Happy New Year, Writers!

I’m Melanie Anne Phillips, owner of Storymind.com as well as the creator of StoryWeaver, Idea Spinner and the co-creator of Dramatica.

I’ve been teaching creative writing now for more that twenty-five years, and the best tip I have is both simple and the most effective:

Set aside a specific time to write. It doesn’t have to the the same clock-time every day, the same amount of time, or even every day at all.

But you need to schedule the time like you would an appointment with a friend.

And then, when that time comes, don’t sit in front of a blank page trying to come up with something to say. Rather, let your mind wander to favorite memories, favorite subjects, or even to problems, worries or fears.

Somewhere in that session, you’ll think of something so important or emotionally powerful to you that you find yourself thinking of things you want to say about it – actually composing sentences in your mind just to hear how they sound, just to feel how expressing that particular feeling or understanding affects what you are experiencing in your heart and mind.

Does it amplify it, diminish it, contextualize it or does it remain, still powerful, but unaltered by the words you think?

That’s when you write. Take those sentences and put them into your manuscript. They can be private thoughts shared by one character with another or a section of narrative in a first person novel. They can be the basis for a plot, a relationship, a personal journey, a theme: a message.

Never try to force the Muse to work on a story problem. Cut her free. By nature, she is full of boundless energy to explore any issue in which you find real interest, be it a positive draw or a negative from which you hope to escape.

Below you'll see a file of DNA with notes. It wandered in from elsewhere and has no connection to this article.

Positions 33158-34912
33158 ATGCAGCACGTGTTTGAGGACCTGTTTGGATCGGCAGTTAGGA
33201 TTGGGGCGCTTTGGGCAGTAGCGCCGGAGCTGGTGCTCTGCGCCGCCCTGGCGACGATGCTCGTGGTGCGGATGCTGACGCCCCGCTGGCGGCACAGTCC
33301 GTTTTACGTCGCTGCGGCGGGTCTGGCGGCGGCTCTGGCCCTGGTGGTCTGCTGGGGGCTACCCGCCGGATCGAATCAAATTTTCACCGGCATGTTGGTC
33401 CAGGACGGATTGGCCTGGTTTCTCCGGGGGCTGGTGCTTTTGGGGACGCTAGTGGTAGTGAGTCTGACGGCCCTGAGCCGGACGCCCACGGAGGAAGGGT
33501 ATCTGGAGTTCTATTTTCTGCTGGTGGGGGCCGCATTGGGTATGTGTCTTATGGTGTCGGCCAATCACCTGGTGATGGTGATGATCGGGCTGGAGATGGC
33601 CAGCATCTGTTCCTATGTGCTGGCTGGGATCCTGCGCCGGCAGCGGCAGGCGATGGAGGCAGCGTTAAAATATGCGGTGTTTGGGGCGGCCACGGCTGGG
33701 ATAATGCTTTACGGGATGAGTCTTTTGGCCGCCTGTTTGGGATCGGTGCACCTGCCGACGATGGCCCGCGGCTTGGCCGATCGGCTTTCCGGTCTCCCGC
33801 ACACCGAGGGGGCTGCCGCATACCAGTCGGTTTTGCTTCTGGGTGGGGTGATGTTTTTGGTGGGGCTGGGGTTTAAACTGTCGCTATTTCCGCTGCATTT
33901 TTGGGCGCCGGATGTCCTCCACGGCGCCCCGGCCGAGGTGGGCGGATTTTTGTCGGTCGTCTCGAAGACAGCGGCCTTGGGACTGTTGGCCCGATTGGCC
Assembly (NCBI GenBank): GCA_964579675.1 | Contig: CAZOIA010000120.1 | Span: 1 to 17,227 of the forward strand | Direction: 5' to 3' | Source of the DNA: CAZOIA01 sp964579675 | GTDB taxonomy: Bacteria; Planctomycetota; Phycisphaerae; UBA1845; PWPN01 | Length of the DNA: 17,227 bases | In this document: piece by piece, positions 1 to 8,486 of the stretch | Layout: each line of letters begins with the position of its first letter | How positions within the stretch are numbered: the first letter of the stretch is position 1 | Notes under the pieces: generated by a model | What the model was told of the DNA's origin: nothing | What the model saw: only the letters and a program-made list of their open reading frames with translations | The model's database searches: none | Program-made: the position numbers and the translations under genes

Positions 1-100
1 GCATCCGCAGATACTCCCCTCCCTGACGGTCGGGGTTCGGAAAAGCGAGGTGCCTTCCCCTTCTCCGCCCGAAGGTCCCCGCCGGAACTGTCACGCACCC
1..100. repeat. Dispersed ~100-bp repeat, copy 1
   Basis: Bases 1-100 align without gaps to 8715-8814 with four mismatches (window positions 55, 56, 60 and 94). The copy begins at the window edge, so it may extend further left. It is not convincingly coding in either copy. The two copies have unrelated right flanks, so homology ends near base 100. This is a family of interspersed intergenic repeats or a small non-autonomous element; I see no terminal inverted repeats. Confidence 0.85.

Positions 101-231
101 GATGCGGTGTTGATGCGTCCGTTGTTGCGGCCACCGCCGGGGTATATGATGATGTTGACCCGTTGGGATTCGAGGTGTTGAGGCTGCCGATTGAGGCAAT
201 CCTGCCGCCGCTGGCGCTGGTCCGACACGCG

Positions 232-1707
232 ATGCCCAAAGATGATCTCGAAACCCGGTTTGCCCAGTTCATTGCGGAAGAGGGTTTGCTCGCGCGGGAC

Sure, we all have dreams of writing a great novel or script, and perhaps we will. But the odds go WAY down if you don’t write about what moves you personally.

Now here’s the rub – this is a real pisser for me personally… The kinds of stories I like to read are not the kinds of stories I’m very good at writing. Man, that gets stuck in my craw!

I want to write sci-fi-ish action stories of great adventure, incredible discovery and amazing tales of triumph over unbelievable odds! But every time I try it is all mechanical, stilted, or (worst of all) completely lame.

Yep, I’d like to be a pastry chef, but I’m good at making sauces. I’d like to be a chess champion, but I flub it all up, yet I can triumph in checkers or tic-fracking-tac-freaking-toe.

My private horror (don’t tell anybody): I want to write majestic,sweeping, raging fiction, but all I’m good at is this. Yes, this. Writing inspiring articles so others can write all the wonderful things I’d like to write. What manner of hell is this?

Well, I’ve come to terms with it. That’s why you’ll find literally HUNDREDS of articles on story structure and storytelling on Storymind.com.

I came to the conclusion I’d rather write what comes naturally than get perpetually stuck trying to write what I like to read. I’ve finally embraced the awful, yet sobering and even somehow calming notion that it is better to be a carefree pianist, bringing music into the world with little effort at all, than a continually struggling trombonist, blurting out a few stilted notes and never affecting anyone nor even finding satisfaction in my own work.

So I urge you all to set up that time where you are forced (by resolution) to do nothing. And from that nothing will rise your Muse like a Kraken of Creativity, snarling out its arms to embrace every shiny, beckoning or threatening notion within its horizon, consuming it, and spewing out prose of a grand and powerful ilk upon the world, upon yourself, upon your soul.

May God have mercy upon us all, for we are writers.

Now get Kraken in this new year, for God’s sake (and for your own)!

Melanie Anne Phillips

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